Comcast, Time Warner Cable, AT&T, and DirecTV, all in the final days of merger review, will have to wait a little longer to find out if they can hook up.
The FCC paused its 180-day informal review “shot clock” for both mergers on Friday because of a pending court case that could give the commission access to the confidential business deals that distribution companies cut with program providers.
It’s not unusual for the FCC to pause the shot clock; the agency does it all the time for a lot of reasons, mostly to ask for more information.
In this particular case, some of the information the agency wanted to look at, the programming carriage agreements between the companies and programmers like Viacom, Disney and 21st Century Fox, is highly sensitive, so sensitive, that the companies sued, worried that the FCC wouldn’t be able to keep the records from third parties commenting on the mergers.
The case was argued in late February and a decision could come any day now, but until then, the FCC is putting on the brakes.
“At this time, we believe it is prudent to pause the informal 180-day transaction clocks because the commission would be advantaged by knowing the resolution of the pending Petition for Review before the transaction clocks reach the 180-day mark, which both are slated to do by the end of March,” said the FCC in a particularly wonky press release.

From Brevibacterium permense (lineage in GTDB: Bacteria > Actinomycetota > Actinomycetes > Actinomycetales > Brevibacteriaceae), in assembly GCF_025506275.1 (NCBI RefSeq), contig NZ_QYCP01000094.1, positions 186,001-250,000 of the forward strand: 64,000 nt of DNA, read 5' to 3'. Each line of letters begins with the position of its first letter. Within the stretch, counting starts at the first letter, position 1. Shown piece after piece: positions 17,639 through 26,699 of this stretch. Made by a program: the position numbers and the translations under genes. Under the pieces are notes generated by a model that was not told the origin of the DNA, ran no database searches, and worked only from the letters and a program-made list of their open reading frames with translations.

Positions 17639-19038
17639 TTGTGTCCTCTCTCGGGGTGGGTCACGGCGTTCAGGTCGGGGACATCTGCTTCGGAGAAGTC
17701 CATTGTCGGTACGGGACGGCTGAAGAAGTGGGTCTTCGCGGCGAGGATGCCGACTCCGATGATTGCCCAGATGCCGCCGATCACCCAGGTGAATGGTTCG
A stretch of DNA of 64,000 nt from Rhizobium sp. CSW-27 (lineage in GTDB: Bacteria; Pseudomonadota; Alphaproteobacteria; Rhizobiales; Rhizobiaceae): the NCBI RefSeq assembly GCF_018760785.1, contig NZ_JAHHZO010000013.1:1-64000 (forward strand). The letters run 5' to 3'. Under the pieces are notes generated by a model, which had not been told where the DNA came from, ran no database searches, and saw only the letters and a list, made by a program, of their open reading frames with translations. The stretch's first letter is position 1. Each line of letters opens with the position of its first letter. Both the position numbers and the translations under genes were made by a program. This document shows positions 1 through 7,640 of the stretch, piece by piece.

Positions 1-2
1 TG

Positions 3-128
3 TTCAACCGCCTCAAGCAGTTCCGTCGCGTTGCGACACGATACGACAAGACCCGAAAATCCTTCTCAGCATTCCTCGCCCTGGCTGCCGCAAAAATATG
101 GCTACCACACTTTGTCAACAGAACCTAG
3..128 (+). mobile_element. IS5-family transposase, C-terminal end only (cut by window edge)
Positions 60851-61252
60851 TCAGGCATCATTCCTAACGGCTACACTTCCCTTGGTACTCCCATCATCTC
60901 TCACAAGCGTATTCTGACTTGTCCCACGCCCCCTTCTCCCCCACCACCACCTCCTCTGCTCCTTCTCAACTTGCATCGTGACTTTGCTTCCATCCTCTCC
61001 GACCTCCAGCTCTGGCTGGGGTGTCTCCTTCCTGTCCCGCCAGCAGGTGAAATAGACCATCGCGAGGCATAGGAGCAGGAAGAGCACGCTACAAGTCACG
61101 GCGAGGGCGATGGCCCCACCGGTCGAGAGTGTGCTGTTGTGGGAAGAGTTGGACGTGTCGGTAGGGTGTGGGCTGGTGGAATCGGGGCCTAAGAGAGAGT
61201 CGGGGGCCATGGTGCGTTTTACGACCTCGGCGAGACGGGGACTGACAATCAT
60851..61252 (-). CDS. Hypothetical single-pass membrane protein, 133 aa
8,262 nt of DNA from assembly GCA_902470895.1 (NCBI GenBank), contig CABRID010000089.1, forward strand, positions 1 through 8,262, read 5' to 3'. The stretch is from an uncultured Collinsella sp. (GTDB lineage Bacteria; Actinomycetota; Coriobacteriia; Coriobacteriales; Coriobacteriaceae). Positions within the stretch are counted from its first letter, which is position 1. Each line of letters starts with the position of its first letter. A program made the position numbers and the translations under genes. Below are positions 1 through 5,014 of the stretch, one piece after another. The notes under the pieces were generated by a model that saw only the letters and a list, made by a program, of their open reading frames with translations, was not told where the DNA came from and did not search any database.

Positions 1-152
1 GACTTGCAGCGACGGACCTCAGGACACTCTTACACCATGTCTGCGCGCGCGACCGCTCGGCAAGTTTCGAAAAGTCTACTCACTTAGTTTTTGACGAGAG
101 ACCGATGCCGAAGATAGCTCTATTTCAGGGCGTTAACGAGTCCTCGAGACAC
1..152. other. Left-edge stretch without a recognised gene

This is the third time the FCC has paused its $45 billion review of Comcast-Time Warner Cable merger review, which is at day 165. AT&T’s proposed $48.5 billion acquisition of DirecTV, announced after Comcast, paused only once before, is on day 170, and will likely get the final word from regulators first.
The Department of Justice is also reviewing the mergers.
The companies are used to merger review delays. “We understand the FCC’s decision to pause the informal review clock,” said Sena Fitzmaurice, Comcast’s vice president of government communications.
If you believe the chatter in town, AT&T-DirecTV will be approved first. The fate of a Comcast-Time Warner Cable deal, the target of a vigorous campaign against it, has led some Wall Street analysts to trim their estimate of the odds for approval.